Photo 101 has been a fun and good outlet for creativity this last month. Here is my wrap up post with some of my favourite images.
Double image … my favourite shot of my pup Sky against the sunset and then I mirrored it so it likes like double the ‘Sky’ against the sunset of the sky….!
Had a challenge coming up with something for this assignment. Nothing has really jumped out at me for edges. Here’s the result of casual play – at the bottom are a few other experiments…
Today, show us an edge — a straight line, a narrow ridge, a precipice.
Tip: To make sure your edge packs a punch, use a photo editing tool to check the alignment and adjust the image, if needed, so that your edge is perfectly straight.
As for as my other experiments with edge:
Incorporate glass in today’s image: a window, a mirror, a wine glass, sunglasses, or something else. It doesn’t matter what form the glass takes.
Today’s Tip: We’ve practiced shooting at different angles and from unique POVs. How can you interact with glass to create an interesting photo?
- Look through.
- Look between.
- Find an unconventional surface.
- Experiment with your flash both on and off.
My treasured pups
are the treasures of choice
for the assignment today
What’s your treasure? Perhaps you found a coat at the thrift store like the one your grandfather wore, or took a once-in-a-lifetime trip through the Himalaya. Maybe you treasure your children, or your cat, or a quiet space in the woods. Show us an image that represents a treasure to you.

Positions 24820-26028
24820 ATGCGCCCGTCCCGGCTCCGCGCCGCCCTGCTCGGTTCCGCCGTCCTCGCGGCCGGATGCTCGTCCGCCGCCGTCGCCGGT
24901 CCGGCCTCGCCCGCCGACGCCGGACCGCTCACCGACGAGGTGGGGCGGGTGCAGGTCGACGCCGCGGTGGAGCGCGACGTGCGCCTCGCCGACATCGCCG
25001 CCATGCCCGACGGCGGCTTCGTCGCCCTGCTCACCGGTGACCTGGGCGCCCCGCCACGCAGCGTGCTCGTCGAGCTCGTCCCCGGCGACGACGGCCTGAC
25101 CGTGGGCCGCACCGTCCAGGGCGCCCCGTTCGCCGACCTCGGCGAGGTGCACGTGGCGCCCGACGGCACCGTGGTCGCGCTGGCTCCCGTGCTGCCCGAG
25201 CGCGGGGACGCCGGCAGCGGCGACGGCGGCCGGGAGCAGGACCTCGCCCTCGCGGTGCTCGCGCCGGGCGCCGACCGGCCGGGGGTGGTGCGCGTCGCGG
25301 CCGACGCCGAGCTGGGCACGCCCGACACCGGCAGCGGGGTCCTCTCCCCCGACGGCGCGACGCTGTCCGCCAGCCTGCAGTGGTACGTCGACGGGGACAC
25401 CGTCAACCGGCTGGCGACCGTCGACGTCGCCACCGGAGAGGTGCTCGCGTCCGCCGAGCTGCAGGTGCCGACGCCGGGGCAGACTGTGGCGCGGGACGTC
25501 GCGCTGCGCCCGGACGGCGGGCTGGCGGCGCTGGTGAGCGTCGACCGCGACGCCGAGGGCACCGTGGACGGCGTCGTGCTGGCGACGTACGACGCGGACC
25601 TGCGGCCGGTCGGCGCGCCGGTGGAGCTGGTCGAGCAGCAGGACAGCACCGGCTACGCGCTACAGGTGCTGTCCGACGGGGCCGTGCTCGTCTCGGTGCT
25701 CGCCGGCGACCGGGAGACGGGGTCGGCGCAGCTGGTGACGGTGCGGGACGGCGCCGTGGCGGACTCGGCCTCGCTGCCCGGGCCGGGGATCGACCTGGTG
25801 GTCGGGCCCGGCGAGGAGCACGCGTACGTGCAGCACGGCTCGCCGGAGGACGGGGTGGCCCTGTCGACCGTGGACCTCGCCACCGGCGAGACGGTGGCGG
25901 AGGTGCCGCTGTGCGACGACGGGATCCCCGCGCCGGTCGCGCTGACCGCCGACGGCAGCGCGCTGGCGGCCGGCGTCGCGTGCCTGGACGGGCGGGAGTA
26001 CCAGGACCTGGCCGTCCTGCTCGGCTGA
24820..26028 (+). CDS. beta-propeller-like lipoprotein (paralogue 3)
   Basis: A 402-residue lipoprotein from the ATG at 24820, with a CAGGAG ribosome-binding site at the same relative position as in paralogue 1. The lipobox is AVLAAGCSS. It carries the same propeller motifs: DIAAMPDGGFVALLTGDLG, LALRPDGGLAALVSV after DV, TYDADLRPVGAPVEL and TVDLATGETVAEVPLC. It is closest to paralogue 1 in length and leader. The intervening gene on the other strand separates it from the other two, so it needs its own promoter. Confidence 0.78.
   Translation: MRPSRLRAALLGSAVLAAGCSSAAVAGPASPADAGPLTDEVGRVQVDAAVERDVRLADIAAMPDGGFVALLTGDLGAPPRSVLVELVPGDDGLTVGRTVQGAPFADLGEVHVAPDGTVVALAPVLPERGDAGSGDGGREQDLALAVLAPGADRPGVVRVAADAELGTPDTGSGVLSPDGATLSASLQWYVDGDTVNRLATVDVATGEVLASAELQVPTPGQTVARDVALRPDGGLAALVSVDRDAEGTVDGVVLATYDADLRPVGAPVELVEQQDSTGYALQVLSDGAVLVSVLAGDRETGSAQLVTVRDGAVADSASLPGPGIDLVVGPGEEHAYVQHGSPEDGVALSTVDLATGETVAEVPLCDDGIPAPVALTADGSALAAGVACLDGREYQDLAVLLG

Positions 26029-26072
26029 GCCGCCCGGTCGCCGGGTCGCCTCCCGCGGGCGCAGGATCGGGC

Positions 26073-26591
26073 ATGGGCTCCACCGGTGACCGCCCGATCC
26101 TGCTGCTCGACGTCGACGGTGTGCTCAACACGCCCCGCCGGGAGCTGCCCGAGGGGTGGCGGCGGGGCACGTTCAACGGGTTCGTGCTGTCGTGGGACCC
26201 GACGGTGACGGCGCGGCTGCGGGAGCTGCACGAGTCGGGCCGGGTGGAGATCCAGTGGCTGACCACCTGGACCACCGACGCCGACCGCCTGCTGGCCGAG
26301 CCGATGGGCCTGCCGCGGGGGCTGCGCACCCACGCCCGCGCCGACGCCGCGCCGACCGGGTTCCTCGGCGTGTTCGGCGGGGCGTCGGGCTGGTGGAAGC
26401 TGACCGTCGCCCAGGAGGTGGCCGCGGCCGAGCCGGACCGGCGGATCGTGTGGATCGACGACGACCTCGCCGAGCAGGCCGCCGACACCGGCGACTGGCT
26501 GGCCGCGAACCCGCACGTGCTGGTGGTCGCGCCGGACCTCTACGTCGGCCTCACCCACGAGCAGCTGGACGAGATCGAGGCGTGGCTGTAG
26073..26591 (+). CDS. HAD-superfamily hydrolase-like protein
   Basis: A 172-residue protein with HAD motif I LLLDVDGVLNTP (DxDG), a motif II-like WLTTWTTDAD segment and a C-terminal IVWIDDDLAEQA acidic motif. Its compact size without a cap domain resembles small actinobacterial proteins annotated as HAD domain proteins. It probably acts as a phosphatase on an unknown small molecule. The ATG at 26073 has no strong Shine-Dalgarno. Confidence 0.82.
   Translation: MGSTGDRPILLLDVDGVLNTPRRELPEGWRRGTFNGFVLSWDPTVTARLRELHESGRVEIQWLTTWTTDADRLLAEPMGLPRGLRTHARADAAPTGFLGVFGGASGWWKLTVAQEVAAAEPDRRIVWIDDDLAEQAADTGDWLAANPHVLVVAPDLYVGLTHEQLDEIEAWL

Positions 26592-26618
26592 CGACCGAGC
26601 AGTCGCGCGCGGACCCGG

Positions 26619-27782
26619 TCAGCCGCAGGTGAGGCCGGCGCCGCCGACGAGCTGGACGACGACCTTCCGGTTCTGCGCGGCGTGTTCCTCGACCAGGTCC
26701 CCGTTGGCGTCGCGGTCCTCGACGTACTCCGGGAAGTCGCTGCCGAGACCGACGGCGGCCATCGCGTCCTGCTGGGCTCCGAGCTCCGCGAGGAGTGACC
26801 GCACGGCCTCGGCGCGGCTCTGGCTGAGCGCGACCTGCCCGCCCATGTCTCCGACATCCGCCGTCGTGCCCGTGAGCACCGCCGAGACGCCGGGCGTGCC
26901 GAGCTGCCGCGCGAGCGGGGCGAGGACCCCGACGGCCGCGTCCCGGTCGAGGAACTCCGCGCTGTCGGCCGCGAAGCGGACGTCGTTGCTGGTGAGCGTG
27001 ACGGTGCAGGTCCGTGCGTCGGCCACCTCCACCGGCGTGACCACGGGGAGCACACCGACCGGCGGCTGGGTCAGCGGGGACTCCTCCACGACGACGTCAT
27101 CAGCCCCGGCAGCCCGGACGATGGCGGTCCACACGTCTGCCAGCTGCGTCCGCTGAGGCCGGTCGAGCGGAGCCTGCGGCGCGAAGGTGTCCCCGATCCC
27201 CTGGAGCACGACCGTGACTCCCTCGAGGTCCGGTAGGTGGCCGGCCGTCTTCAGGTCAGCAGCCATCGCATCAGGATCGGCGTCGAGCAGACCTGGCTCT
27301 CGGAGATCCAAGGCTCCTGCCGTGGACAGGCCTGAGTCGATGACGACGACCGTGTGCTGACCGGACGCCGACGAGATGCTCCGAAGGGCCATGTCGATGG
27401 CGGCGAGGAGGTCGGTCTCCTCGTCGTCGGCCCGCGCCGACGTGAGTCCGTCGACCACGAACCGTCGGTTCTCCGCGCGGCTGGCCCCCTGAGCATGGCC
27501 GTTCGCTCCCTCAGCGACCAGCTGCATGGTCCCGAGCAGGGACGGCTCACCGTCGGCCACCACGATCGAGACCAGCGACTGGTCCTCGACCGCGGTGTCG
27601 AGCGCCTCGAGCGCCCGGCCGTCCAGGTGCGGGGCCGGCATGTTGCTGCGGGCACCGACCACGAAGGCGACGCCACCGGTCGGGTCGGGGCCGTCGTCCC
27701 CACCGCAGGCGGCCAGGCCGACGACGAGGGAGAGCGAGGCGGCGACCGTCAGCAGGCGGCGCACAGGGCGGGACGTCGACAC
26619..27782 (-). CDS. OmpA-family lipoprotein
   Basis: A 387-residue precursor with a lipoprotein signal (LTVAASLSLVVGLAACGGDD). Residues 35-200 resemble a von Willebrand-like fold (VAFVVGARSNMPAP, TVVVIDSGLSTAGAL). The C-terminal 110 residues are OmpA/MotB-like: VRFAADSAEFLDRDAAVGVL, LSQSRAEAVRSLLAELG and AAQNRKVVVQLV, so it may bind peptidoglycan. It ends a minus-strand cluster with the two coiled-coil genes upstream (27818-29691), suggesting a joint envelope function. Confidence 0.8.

Tip: Get close to your subject — either use the zoom function in your camera, if it has one, or physically move closer to it.
Today, snap a picture of a landscape. Focus on the gestalt — the entire setting as a whole, …— rather than a specific subject or focal point within the scene. The setting itself is the star.
I decided to use a panoramic shot for my landscape and then crop it down to be the actual desired image. See the cropped image below.
Tip: Ready to do some basic image editing? After your shooting session, sift through your landscapes and find one that needs cropping. (You can look back to previous shots from the course, too.) Look out for:
Stray objects in the background, near the frame’s edges and corners.
People around the perimeter of the frame that might have “photo-bombed” your picture.
A foreground or background that is too prominent or “heavy.”
A composition that is too-centered, with your subject right in the middle, that might benefit from cropping along two sides (in other words, cropping to the Rule of Thirds).